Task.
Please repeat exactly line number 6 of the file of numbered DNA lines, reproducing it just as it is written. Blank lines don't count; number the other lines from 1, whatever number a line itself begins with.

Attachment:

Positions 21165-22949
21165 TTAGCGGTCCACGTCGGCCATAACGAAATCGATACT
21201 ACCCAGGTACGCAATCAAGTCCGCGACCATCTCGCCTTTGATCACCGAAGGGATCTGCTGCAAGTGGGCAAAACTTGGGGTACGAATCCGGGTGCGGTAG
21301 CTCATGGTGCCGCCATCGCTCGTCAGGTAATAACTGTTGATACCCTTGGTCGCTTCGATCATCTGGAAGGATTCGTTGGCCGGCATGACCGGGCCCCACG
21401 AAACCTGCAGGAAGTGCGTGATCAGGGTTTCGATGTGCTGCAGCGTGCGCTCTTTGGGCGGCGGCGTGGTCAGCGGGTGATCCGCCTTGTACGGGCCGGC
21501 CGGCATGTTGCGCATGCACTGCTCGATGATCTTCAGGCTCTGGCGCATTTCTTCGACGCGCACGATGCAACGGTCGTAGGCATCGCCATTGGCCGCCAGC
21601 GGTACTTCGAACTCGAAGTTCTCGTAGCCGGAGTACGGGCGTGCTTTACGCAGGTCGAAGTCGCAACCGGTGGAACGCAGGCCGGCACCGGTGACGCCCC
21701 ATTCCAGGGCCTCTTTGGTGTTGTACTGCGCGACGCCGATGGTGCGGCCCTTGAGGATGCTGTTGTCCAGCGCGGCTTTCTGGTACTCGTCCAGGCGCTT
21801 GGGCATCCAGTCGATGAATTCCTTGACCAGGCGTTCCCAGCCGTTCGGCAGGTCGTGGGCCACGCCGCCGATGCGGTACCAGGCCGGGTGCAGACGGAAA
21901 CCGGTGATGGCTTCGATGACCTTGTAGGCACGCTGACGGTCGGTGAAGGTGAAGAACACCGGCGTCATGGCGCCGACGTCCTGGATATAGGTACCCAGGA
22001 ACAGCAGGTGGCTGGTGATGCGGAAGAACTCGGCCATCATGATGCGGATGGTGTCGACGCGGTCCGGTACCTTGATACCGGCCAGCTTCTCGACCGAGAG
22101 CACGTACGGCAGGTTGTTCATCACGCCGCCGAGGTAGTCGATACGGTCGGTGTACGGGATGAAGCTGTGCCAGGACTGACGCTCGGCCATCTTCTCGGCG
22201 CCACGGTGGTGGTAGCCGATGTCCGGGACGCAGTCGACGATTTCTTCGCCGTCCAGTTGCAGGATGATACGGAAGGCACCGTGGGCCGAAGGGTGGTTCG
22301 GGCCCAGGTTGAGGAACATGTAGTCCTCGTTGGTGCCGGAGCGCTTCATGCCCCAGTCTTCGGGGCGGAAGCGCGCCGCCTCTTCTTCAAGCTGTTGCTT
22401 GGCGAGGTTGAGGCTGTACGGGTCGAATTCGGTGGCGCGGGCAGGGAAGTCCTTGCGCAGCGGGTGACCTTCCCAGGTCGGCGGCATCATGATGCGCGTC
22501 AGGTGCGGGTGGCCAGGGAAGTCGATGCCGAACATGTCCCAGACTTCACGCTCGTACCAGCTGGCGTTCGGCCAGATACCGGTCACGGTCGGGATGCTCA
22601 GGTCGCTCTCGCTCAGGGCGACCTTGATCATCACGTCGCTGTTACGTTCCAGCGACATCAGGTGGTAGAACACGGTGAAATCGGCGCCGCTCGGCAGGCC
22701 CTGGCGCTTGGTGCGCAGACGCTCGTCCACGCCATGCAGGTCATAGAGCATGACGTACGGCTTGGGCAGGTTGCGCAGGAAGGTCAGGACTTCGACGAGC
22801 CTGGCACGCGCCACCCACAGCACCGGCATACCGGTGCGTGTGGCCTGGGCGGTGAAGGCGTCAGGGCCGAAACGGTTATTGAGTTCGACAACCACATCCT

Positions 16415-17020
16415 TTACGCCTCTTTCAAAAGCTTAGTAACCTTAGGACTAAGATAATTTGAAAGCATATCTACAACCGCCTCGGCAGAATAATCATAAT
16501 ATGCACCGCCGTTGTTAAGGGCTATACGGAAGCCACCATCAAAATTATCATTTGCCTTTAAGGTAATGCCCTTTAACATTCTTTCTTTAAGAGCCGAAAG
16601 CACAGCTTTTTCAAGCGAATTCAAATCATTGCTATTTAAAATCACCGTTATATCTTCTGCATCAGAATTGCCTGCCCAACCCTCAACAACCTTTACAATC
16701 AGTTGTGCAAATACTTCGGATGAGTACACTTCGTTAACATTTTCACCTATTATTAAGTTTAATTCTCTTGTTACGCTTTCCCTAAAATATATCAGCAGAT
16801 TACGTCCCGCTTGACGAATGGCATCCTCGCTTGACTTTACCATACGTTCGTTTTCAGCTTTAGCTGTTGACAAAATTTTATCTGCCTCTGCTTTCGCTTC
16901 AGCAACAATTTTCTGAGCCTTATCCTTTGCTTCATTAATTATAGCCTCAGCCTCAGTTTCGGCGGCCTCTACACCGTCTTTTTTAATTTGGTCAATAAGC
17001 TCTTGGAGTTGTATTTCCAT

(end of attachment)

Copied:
21501 CGGCATGTTGCGCATGCACTGCTCGATGATCTTCAGGCTCTGGCGCATTTCTTCGACGCGCACGATGCAACGGTCGTAGGCATCGCCATTGGCCGCCAGC